I mean actually DO, after much petting, arranging, and showing off?
I'm thinking of cutting squares, and inserting strips of the opposite value into each one.
So, as a prelude to cutting into them, I decided to sort the collection into two values: Lighter and Darker.
Then each pile was sorted to run from the lightest to the darkest.
I thought I was doing pretty well until I got out the red plastic thing to look through...and found I did not have a nice smooth transition of values.
If you've done this, you know who the trouble-makers are: the brights and the reds! I know there is a green plastic thing to look at the reds, but I don't have one. Heck, I had to do some serious rooting around just to find the red thingie! Usually I just depend on my extremely poor vision, and take off my glasses to squint at a set of fabrics.
I made a few adjustments and came up with these sets. On the right is LIGHTEST at the top and on the left is DARKEST at the top.
|Light to dark Dark to light|
See how that bright turquoise sticks out? But that's where the red plastic "said" to put it!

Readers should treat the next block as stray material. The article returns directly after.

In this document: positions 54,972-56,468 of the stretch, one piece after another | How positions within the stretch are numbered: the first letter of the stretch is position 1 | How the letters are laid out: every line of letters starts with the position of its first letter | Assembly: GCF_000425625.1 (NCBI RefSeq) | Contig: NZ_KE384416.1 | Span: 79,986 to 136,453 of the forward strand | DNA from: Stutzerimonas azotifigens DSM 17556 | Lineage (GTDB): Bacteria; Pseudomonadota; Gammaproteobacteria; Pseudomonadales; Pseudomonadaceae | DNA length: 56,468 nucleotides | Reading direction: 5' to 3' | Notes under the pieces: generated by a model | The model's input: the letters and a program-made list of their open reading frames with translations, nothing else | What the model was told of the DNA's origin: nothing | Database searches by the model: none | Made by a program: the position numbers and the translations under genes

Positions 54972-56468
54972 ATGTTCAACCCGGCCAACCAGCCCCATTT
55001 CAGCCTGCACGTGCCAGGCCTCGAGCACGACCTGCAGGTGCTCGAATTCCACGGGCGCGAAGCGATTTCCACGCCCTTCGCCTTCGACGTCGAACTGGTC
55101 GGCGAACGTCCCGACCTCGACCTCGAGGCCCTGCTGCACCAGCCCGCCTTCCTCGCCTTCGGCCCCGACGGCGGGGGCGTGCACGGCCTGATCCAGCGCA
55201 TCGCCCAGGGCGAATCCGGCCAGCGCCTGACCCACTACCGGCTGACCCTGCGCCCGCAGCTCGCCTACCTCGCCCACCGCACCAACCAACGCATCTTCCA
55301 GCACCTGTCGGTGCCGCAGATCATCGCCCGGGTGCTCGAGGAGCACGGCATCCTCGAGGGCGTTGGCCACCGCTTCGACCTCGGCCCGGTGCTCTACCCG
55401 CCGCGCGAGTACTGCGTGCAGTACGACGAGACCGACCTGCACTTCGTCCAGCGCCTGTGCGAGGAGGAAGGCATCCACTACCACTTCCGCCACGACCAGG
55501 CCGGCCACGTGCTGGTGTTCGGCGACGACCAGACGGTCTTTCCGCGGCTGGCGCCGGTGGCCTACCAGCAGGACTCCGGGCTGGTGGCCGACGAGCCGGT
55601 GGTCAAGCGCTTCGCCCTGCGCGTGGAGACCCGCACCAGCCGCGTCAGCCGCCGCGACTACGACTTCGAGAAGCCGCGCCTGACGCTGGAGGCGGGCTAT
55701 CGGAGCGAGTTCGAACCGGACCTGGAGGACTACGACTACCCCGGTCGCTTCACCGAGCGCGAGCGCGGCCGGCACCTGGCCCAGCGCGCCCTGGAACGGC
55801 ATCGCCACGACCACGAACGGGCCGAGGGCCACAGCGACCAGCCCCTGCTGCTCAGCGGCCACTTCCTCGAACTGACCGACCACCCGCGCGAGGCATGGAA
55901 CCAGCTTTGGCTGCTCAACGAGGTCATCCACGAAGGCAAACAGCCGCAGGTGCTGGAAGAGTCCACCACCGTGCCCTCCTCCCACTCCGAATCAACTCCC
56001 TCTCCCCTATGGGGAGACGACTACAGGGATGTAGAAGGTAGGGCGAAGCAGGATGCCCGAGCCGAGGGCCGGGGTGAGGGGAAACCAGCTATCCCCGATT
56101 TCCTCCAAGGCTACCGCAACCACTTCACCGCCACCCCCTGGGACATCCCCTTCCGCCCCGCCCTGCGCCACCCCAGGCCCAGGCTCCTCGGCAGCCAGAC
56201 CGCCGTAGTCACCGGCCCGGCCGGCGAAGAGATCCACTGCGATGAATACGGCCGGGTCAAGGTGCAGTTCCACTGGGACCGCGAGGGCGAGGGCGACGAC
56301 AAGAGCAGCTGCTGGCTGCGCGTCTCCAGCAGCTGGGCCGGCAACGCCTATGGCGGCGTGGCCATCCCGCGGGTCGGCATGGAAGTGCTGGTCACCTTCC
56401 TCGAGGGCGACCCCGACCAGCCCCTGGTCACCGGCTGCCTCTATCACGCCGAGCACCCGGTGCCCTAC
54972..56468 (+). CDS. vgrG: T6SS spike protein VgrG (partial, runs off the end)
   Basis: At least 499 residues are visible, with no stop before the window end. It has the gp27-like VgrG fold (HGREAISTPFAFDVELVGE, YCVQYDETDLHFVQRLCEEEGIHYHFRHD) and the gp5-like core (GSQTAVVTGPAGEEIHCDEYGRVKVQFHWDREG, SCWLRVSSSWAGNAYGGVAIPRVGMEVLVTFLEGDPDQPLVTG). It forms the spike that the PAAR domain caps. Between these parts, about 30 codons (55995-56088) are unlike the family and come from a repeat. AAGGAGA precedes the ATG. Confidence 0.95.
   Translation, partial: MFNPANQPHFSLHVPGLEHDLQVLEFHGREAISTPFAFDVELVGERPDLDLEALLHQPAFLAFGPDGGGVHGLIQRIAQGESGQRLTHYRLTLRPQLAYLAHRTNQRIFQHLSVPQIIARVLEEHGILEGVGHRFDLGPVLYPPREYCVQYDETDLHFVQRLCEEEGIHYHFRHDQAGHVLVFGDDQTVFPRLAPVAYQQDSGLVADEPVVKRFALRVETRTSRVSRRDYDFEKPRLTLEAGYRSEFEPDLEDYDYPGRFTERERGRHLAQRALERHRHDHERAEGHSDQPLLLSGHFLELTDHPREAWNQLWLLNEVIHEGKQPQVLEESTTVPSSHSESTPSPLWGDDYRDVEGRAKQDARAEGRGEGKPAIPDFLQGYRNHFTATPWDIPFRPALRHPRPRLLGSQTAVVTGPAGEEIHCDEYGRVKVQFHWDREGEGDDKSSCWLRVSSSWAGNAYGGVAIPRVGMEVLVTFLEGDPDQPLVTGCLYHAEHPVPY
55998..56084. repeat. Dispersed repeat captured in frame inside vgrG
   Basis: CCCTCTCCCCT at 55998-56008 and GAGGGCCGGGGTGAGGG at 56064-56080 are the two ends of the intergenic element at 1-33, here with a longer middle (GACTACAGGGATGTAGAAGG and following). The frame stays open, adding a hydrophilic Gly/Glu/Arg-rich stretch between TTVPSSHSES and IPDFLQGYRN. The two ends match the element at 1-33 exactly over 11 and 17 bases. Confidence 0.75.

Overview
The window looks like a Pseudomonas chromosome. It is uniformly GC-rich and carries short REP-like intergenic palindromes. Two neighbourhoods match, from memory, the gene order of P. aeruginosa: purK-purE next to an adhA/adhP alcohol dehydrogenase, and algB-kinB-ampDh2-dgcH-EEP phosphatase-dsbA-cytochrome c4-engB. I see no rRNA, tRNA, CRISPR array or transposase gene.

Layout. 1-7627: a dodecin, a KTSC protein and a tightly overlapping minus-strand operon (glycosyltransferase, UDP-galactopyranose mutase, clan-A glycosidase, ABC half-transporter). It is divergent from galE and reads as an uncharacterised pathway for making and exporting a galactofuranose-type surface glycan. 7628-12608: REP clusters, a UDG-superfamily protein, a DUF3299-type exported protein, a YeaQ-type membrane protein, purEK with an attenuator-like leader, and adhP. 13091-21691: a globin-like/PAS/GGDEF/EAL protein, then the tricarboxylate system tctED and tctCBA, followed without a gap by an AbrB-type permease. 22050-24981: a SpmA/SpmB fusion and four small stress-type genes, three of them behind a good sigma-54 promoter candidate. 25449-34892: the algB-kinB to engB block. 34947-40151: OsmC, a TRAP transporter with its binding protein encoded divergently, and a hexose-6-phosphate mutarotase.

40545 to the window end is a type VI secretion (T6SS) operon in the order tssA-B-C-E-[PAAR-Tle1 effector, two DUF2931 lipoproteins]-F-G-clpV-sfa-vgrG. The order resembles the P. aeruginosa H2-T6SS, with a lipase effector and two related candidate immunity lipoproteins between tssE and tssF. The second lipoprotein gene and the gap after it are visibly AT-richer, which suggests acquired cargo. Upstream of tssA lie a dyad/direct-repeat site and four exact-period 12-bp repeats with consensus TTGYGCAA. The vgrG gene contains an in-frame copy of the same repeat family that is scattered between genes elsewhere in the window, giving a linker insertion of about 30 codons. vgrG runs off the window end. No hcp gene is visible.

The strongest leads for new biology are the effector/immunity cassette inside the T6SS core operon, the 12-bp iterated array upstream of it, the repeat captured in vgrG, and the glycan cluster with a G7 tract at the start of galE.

Then I remembered my little camera has a setting called "COPY", which really means it changes things to black & white...just values, no colors at all.
Now I could really see something...like this:
But take a look at the bottom fabric on each side...they are exactly the same! Which is how running the values in opposite directions on each stack should come out. A quick glace at the first pic, with the colors, sure does have those 2 looking different! Maybe they are in the wrong stacks?
So I just moved a few pieces around, checking with the camera. Sometimes I even had to put my finger on the piece to be moved, as I looked through the lens. When the color is gone, these guys all look alike!
Here's the new arrangement:
Now that's what I call a nice smooth transition!
So what happens when the color comes back in?
No wonder everybody gets confused by this stuff!
But that still doesn't mean it is not important. You have to take it like all the other "rules"...don't be set by them, just be guided.
This was a very helpful exercise.
When I start to cut and sew, I'll take the very lightest one (top left) and put it with the dark that is least dark (bottom right). That will make for a good contrast between each pair.
And If I don't like any two together...I'll change them!
I'd like to say a Big Thank You again to Connie at Stepping Stones in St. Simons Island, GA for sending me these fabulous fabrics...as a thank you for designing her Row by Row Experience pattern....
and leave you with an old Scottish proverb:
When the lights are out, all cats be gray!
|The cat is always gray at my house!|